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Coin News for May 18, 2010

New Book on Coins Featuring the Portrait of Edward VIII
Coins Weekly
This publication, which is the most comprehensive listing ever published of Currency Coins and Paper Money, Medals, Patterns, Trials Pieces and Badges of Edward VIII, is the result of 25 passionate years of collecting, research and writing by the author, Joseph Giordano Jnr., a native of New York. This work is truly comprehensive in its coverage, dealing with Investiture, Coronation, Jubilee, Abdication, Royal visits and Prize medals along with many others including retrospective pieces. Contemporary currency of the UK and Dominions including patterns and trials are covered together with paper money, badges and fantasy pieces.
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Federal Law on Reproducing U.S. Currency Images
The New York Times
Federal laws don’t ban reproducing images of United States currency, but they do restrict how you can legally display those reproductions. According to the Counterfeit Detection Act of 1992, Public Law 102-550, Section 411 of Title 31 of the Code of Federal Regulations, you can make and display color reproductions of bills as long as the illustration is one-sided and “less than three-fourths” the size of the original — or 150 percent larger than the original. You also have to destroy the files after their final use.
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U.S. Mint Announces Launch Date of Yellowstone Quarters
U.S. Mint
The United States Mint today announced that the launch ceremony for the Yellowstone National Park Quarter will take place on June 3, at 10:30 a.m. Mountain Time (MT), behind the Old Faithful Inn in Yellowstone National Park.  The ceremony will also be broadcast live on the Web at: After the ceremony, the public can exchange their paper currency for $10 rolls of the Yellowstone National Park quarters at face value.  Children 18 years old and younger will receive a new Yellowstone National park quarter to commemorate the event. The Yellowstone National Park quarter is the second release in the United States Mint America the America the Beautiful QuartersTM Program. 
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Mintage Is Not the Whole Story for the 1946-D Half Dollar
Mintages are one part of the assorted factors that can indicate whether a specific date is likely to be available today in large numbers or elusive. They are not, however, the only factor and the 1946-D Walking Liberty half dollar is a good example of that fact. The 1946-D came at a time when, frankly, there was no need for half dollar production. During World War II the United States had seen what were record half dollar mintages. That was especially true from Philadelphia where the 1943 had a mintage of over 53 million. The 1942 had been over 42 million.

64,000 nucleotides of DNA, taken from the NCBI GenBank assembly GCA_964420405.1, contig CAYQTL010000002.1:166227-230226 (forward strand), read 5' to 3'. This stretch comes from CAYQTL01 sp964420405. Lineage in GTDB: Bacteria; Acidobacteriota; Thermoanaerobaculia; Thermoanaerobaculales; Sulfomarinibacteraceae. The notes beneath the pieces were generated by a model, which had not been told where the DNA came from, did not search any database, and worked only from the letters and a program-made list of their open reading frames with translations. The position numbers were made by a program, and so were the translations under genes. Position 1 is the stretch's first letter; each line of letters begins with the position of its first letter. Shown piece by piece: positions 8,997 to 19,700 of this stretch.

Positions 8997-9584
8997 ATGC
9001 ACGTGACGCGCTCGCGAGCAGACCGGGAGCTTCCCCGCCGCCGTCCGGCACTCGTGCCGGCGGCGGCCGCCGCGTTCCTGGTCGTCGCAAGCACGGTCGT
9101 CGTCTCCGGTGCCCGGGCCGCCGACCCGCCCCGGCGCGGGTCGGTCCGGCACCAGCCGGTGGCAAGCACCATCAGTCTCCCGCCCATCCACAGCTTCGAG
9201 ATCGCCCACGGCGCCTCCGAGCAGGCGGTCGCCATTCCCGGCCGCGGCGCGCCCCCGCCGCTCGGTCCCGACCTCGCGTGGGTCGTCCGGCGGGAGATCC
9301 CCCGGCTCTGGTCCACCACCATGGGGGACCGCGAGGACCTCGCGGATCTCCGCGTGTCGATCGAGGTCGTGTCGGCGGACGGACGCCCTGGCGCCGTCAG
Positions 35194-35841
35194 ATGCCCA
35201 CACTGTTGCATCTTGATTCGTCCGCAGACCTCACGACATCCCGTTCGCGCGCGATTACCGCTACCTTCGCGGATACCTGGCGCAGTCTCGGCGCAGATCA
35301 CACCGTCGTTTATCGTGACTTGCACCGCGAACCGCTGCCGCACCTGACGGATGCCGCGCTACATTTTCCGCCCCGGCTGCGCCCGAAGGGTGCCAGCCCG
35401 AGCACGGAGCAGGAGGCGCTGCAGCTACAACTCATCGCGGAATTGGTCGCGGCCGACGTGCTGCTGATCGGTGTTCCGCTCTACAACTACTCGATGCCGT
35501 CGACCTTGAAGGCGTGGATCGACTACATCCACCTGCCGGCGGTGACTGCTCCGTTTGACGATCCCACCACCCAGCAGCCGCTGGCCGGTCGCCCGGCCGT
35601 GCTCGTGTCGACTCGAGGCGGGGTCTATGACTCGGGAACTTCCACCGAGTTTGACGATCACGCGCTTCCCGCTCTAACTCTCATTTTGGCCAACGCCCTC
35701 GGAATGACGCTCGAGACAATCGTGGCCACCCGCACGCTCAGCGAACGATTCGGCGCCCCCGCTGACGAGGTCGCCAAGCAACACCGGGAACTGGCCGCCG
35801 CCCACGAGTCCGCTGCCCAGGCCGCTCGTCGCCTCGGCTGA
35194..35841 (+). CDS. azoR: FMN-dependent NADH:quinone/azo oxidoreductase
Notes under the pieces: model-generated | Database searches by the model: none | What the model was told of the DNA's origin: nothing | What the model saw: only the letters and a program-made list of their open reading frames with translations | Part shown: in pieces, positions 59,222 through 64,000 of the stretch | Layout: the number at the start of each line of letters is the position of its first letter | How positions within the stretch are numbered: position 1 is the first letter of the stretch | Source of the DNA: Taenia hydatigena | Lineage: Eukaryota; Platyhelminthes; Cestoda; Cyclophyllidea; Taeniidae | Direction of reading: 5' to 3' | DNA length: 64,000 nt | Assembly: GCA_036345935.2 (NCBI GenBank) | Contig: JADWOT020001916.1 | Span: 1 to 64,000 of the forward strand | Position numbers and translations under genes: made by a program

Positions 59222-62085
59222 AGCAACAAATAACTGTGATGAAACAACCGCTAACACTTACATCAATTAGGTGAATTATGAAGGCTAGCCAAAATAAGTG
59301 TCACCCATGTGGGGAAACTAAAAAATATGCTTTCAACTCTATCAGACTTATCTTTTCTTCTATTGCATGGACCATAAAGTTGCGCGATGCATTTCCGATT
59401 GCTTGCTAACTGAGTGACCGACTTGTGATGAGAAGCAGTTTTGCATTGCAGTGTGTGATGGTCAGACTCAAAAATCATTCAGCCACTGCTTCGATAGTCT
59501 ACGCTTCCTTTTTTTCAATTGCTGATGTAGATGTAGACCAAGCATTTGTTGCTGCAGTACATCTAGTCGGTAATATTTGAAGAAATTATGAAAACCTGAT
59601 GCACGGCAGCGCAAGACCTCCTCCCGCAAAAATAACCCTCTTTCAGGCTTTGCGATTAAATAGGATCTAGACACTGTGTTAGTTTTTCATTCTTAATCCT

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Children and Creativity Collector Coin
Mint of Finland
The Children and creativity collector coin is the first official Finnish collector coin to be selected by public vote. Visitors to the Mint of Finland website can vote for their favourite among 11 potential coin designs until June 18. The artworks that voters will be selecting were done by students at high schools of the visual arts. Mint of Finland will use the winner to mint the next collector coin to be issued at Heureka on October 20. All visitors to the Mint of Finland website may participate in the vote. All voters will participate in a raffle for a Children and creativity collector coin and jewellery made by Mint of Finland.
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Chicago Tribune Poll: Don’t Replace Grant on the $50
Chicago Tribune
Rep. Patrick McHenry, a North Carolina Republican, wants Ronald Reagan to replace Ulysses Grant on the $50 bill. Almost 8 in 10 Americans oppose the idea, a new poll shows. Reagan, a Republican, was the “last great president of the 20th century” who “rallied the nation and won the Cold War,” McHenry said in an interview. McHenry proposed a bill March 2 seeking to redesign the $50 bill and substitute the 40th president’s image for the likeness of the 18th, a Civil War hero. McHenry’s bill is widely opposed, according to a Marist College poll. Seventy-nine percent said the suggestion is a bad idea, compared with 12 percent who supported the plan. Nine percent said they are unsure.
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